Incidence and risk factors for catheter-associated urinary tract infection in 623 intensive care units throughout 37 Asian, African, Eastern European, Latin American, and Middle Eastern nations: A multinational prospective research of INICC


Rosenthal V. D., Yin R., Brown E. C., Lee B. H., Rodrigues C., Myatra S. N., ...More

Infection Control and Hospital Epidemiology, 2024 (SCI-Expanded) identifier identifier

  • Publication Type: Article / Article
  • Publication Date: 2024
  • Doi Number: 10.1017/ice.2023.215
  • Journal Name: Infection Control and Hospital Epidemiology
  • Journal Indexes: Science Citation Index Expanded (SCI-EXPANDED), Scopus, PASCAL, BIOSIS, CAB Abstracts, EMBASE, MEDLINE, Veterinary Science Database
  • Akdeniz University Affiliated: Yes

Abstract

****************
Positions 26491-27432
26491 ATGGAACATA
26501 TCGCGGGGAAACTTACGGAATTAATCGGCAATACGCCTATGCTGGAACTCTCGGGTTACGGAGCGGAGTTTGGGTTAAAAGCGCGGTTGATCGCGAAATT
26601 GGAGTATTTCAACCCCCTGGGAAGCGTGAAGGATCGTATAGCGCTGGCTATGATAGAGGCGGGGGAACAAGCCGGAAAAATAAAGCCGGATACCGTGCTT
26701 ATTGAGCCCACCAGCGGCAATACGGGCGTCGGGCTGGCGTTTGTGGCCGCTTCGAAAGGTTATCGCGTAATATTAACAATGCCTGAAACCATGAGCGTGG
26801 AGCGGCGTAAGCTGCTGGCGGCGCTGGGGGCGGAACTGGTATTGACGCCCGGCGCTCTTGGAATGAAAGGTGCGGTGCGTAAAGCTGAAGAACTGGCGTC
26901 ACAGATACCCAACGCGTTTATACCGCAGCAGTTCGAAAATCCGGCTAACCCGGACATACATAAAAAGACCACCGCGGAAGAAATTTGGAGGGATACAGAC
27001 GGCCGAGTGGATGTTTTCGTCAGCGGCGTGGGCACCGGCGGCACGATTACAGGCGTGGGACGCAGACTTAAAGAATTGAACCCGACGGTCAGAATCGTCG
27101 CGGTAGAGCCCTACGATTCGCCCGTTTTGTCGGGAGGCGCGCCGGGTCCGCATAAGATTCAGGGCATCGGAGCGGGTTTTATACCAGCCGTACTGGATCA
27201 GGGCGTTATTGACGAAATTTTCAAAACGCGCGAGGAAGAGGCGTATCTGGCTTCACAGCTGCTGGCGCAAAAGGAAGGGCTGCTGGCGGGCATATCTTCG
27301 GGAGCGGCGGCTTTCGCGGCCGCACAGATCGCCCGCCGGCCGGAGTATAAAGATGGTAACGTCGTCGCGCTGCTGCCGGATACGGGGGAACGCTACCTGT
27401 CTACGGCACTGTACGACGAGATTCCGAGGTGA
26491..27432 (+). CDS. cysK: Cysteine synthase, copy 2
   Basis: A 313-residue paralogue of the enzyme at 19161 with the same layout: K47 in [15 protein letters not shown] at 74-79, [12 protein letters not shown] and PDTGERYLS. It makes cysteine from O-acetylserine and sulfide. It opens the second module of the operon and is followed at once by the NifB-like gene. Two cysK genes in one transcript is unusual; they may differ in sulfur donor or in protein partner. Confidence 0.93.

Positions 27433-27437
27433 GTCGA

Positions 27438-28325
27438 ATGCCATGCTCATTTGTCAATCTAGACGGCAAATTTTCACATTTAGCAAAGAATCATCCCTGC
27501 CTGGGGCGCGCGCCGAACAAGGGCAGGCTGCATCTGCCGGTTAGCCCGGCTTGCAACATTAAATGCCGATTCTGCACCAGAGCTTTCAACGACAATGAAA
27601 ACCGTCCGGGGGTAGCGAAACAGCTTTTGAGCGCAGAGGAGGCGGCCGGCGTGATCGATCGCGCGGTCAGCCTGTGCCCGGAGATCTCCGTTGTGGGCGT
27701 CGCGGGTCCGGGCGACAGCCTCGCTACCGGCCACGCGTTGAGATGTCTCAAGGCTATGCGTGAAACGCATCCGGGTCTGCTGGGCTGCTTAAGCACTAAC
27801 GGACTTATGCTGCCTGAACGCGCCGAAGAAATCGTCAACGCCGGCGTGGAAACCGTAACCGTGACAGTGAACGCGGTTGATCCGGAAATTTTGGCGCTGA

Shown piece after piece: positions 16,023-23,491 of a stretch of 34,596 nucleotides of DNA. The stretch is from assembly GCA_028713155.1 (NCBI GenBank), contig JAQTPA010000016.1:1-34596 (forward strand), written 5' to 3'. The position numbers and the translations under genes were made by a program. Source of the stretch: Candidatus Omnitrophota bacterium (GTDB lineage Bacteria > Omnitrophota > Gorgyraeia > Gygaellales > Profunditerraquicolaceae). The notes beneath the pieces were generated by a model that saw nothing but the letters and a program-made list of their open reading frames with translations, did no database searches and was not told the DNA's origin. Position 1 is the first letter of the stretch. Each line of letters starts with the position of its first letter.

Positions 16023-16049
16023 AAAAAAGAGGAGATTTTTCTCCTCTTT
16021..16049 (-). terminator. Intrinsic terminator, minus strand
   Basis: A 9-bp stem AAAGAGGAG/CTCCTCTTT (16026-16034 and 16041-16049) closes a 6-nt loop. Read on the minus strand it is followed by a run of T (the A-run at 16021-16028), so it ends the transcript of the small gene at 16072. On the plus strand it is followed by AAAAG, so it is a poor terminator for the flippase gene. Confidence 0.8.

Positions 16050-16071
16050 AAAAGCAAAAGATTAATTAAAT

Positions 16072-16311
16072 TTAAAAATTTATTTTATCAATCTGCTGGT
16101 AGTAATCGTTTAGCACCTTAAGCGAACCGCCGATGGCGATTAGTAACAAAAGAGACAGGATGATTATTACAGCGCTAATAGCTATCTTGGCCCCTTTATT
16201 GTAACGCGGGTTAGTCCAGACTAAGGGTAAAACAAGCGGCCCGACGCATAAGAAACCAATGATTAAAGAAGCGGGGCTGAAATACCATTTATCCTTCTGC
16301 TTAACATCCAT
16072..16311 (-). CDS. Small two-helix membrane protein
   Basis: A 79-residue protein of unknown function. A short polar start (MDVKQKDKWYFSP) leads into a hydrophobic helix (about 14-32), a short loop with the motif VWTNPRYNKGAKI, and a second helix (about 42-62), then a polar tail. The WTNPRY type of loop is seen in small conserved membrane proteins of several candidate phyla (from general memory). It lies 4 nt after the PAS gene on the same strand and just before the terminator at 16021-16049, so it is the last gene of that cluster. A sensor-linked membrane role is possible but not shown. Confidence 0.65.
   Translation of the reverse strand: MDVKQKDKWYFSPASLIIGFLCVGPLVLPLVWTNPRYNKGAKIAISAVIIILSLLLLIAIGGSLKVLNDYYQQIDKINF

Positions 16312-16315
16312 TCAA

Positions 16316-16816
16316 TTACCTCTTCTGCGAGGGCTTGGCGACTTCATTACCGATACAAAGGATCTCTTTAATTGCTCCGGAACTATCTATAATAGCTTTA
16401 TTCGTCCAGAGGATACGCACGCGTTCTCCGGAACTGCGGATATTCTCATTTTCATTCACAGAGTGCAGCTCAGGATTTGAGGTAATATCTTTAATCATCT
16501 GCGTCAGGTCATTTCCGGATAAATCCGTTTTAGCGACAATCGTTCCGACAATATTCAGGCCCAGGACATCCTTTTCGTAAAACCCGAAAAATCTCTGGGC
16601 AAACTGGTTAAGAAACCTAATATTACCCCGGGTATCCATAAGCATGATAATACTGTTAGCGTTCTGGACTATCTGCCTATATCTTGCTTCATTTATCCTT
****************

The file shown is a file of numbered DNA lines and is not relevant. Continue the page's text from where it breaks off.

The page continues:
Objective: To identify urinary catheter (UC)-associated urinary tract infection (CAUTI) incidence and risk factors. Design: A prospective cohort study. Setting: The study was conducted across 623 ICUs of 224 hospitals in 114 cities in 37 African, Asian, Eastern European, Latin American, and Middle Eastern countries. Participants: The study included 169,036 patients, hospitalized for 1,166,593 patient days. Methods: Data collection took place from January 1, 2014, to February 12, 2022. We identified CAUTI rates per 1,000 UC days and UC device utilization (DU) ratios stratified by country, by ICU type, by facility ownership type, by World Bank country classification by income level, and by UC type. To estimate CAUTI risk factors, we analyzed 11 variables using multiple logistic regression. Results: Participant patients acquired 2,010 CAUTIs. The pooled CAUTI rate was 2.83 per 1,000 UC days. The highest CAUTI rate was associated with the use of suprapubic catheters (3.93 CAUTIs per 1,000 UC days); with patients hospitalized in Eastern Europe (14.03) and in Asia (6.28); with patients hospitalized in trauma (7.97), neurologic (6.28), and neurosurgical ICUs (4.95); with patients hospitalized in lower-middle-income countries (3.05); and with patients in public hospitals (5.89). The following variables were independently associated with CAUTI: Age (adjusted odds ratio [aOR], 1.01; P <.0001), female sex (aOR, 1.39; P <.0001), length of stay (LOS) before CAUTI-acquisition (aOR, 1.05; P <.0001), UC DU ratio (aOR, 1.09; P <.0001), public facilities (aOR, 2.24; P <.0001), and neurologic ICUs (aOR, 11.49; P <.0001). Conclusions: CAUTI rates are higher in patients with suprapubic catheters, in middle-income countries, in public hospitals, in trauma and neurologic ICUs, and in Eastern European and Asian facilities. Based on findings regarding risk factors for CAUTI, focus on reducing LOS and UC utilization is warranted, as well as implementing evidence-based CAUTI-prevention recommendations.